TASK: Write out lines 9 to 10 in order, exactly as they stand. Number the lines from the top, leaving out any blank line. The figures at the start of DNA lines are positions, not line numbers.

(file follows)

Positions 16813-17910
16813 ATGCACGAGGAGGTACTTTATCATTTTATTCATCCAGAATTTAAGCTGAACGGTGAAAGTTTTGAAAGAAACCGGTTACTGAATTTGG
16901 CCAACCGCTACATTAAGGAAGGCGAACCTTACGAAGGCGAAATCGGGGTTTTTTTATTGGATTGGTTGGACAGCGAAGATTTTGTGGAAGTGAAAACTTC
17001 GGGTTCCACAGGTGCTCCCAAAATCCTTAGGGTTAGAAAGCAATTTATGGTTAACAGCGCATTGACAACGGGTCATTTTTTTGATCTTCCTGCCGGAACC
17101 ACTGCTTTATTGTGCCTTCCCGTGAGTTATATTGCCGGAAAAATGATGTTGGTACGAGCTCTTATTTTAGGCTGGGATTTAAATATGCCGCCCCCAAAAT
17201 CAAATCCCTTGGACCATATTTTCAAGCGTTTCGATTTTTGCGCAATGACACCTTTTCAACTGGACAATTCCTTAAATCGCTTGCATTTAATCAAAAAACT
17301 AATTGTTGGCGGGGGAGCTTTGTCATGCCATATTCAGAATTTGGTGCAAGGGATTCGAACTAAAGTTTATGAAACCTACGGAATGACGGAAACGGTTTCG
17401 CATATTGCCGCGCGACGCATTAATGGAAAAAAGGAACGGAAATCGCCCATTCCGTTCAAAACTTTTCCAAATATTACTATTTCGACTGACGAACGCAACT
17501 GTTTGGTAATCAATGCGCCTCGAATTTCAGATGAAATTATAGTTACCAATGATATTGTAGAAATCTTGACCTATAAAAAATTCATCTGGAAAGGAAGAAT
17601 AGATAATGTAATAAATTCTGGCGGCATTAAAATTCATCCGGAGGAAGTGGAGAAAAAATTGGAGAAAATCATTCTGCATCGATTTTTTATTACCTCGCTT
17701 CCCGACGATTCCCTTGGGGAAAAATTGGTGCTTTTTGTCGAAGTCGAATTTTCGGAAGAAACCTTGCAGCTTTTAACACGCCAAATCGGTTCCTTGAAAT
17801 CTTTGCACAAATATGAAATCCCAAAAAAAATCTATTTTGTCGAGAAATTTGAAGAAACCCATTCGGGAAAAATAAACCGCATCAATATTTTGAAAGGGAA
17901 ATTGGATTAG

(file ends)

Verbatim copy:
17501 GTTTGGTAATCAATGCGCCTCGAATTTCAGATGAAATTATAGTTACCAATGATATTGTAGAAATCTTGACCTATAAAAAATTCATCTGGAAAGGAAGAAT
17601 AGATAATGTAATAAATTCTGGCGGCATTAAAATTCATCCGGAGGAAGTGGAGAAAAAATTGGAGAAAATCATTCTGCATCGATTTTTTATTACCTCGCTT